Sunday, June 15, 2008

Python + YAMI = 3 Tier


I have spent most of last night and this afternoon working out how to implement a website for my local LAN that would enable use of my DVD writer from a remote host over a web interface. I need to provide a small web application that can be used to burn ISO images onto CDs or DVDs. The application should also verify the CD or DVD once it has been burnt.


To start with I needed to find out how to control the CD or DVD burner from the website. There is the small problem of security here. I could not simply add the Apache user access to /dev/sr0 ( the cd device ) because then it is conceivable that anyone or any rouge application might be able to use the Apache service to monkey with my device. I had to provide some kind of abstraction which could authenticate / authorise the request prior to performing it.


Python is fast becoming my favourite scripting language for working in Linux. It has some very nice libraries that makes things like network programming very easy. It also has great SYS and OS libraries that are useful for working with the native operating system and environments.

YAMI ( Yet Another Messaging Infrastructure )

YAMI makes the nuts and bolts of client server communication very easy. Read up on it here. It can be compiled with support for c/c++, java, tcl and python. I only bothered with support for python. I had to ensure that the module was located in the default python search path for my machine so mod_python could find it.


It is a reactively simple procedure to add a python handler to a website. Lookup mod_python. I will just say that you can configure mod_python in the Apache config to use a specific python file to handle all python requests. In my case I used the mod_python.publisher handler which is a built-in handler that is geared for reading post and get vars as well as publishing responses. I could have done all this in PHP, but seeing as though my plan was to use python for the application layer, I thought a connector to python was the easiest.

In the background the plan is to have a python server listening for connections on a specific port. The client will send it commands and it will respond appropriately. AS the service is executed under a user with permissions to the CD device and there is authentication and sanitisation going on in front of the device, we have extra security. I also plan to implement controls on the firewall to allow only one specific machine on my LAN to connect to it.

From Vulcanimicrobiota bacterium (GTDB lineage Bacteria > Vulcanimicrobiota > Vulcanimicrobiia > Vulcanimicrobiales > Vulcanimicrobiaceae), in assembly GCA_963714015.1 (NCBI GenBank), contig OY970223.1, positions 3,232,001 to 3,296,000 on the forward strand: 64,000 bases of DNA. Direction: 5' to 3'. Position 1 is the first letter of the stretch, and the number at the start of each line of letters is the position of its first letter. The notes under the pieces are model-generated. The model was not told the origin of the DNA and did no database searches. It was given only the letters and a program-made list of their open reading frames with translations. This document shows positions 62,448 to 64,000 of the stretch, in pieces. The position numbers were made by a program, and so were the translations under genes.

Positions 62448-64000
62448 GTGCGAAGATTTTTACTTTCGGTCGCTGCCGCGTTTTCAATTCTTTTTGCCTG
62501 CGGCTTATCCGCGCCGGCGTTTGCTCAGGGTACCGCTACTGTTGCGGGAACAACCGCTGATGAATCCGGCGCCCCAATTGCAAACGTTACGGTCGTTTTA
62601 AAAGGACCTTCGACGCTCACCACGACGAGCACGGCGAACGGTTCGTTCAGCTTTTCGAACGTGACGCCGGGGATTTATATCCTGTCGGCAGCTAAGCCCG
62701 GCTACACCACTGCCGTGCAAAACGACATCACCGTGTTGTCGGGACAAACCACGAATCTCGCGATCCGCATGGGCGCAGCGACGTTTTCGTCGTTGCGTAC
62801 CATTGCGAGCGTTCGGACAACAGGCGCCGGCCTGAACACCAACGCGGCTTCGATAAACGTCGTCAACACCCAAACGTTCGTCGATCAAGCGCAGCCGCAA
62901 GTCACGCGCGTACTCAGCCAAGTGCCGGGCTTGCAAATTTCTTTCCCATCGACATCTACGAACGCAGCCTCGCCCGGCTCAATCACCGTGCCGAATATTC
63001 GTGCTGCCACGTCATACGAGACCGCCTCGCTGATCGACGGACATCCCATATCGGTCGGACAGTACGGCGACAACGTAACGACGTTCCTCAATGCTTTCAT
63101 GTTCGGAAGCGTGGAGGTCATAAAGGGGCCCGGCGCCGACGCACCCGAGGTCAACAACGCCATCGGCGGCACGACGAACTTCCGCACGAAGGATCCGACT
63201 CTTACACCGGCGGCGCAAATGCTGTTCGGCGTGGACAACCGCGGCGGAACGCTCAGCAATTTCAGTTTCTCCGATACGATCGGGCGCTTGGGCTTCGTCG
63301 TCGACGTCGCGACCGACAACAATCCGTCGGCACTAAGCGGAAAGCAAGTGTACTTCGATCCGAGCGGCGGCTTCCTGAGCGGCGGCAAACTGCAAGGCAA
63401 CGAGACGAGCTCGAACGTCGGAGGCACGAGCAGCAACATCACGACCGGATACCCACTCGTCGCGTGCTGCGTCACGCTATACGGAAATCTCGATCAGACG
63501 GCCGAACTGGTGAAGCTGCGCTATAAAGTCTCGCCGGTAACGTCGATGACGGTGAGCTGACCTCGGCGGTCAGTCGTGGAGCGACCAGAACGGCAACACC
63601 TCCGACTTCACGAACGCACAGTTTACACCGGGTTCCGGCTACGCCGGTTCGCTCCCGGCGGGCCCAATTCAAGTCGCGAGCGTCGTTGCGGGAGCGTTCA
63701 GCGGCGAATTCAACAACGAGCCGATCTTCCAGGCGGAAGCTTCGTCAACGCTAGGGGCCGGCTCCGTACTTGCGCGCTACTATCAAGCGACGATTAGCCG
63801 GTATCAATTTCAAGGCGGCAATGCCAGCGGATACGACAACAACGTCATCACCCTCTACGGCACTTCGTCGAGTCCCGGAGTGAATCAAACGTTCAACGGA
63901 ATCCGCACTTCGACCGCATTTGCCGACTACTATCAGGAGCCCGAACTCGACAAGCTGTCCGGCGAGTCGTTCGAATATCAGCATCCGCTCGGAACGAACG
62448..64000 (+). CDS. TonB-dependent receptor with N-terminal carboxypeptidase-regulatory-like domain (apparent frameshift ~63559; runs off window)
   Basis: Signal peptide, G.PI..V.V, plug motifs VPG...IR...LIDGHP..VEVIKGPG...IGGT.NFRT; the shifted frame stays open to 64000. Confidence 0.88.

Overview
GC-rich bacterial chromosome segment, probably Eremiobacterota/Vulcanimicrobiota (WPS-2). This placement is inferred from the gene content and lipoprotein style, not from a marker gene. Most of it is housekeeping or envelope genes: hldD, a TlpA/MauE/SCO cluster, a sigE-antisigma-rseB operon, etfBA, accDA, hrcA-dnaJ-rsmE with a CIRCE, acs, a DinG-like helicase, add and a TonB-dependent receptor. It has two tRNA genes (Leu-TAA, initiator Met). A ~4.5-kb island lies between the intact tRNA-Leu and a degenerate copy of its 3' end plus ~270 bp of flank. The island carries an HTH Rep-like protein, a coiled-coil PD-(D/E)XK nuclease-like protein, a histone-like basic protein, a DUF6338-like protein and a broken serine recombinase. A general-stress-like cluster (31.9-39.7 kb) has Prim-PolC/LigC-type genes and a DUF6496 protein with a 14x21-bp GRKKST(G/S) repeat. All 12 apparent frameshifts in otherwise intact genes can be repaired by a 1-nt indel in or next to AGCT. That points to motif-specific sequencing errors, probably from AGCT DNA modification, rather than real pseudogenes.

SO here is how it should all work:

  1. Website posts form to python handler ( )
  2. Apache mod_python knows how to manage this.
  3. Authenticates the request
  4. establishes a client connection to
  5. sends commands based on the post it has received to
  6. sanitises the commands and executes an os.system call to the device. OR it rejects the commands.
  7. responds with status messages and results.
  8. receives the results or status messages and reports back to the website.
To do: Think about asynchronous calls from the website so that the status of a burn can be presented incrementally.

Here are the scripts: ( source code highlighting found here.)

#!/usr/bin/env python
from mod_python import apache
from YAMI import *
import os

def eject(req):
agent = Agent()
agent.domainRegister('cdburner', '', 12340, 2)
agent.sendOneWay('cdburner', 'cd', 'eject', [''])
del agent

def shutdown(req):
agent = Agent()
agent.domainRegister('cdburner', '', 12340, 2)
agent.sendOneWay('cdburner', 'cd', 'shutdown', [''])
del agent

#!/usr/bin/env python
from YAMI import *
import os

agent = Agent(12340)

print 'server started'

while 1:
im = agent.getIncoming('cd', 1)
src = im.getSourceAddr()
msgname = im.getMsgName()
if msgname == 'eject':
print 'Ejecting'
elif msgname == 'shutdown':
print 'Shutting down'
del im

del im

del agent

So, a request to http://localhost/cdburner/ will call the eject function ( this functionality is provided by mod_python.publisher ) and the cd tray is ejected. ( so long as the script is running. )
A request to http://localhost/cdburner/ will stop the service altogether.

I will also be looking at logging and all sorts of other things.


I have looked at a very simple web layer to application layer messaging system provided by mod_python and the mod_python.publisher handler, and YAMI compiled with support for python. The thing to note here is that the web server can make calls to the application server ( which, incidentally can be on a different physical server ) and the application server responds to the client which then reports back to the website. All this without changing any security permissions of the underlying operating system.

Where's the third tier?

Well that's the database. Python has excellent support for databases. This application will be no different. I intend to use the python connector so that access to the database is managed by the application and not the web server. Unfortunately I only have one machine so all three tiers will be on the same physical hardware. I accept this blatant security risk because a) I am cheap and b) this is a LAN application only. It will have no access from the world wide web. I control that little nugget with a real firewall in front of my LAN.

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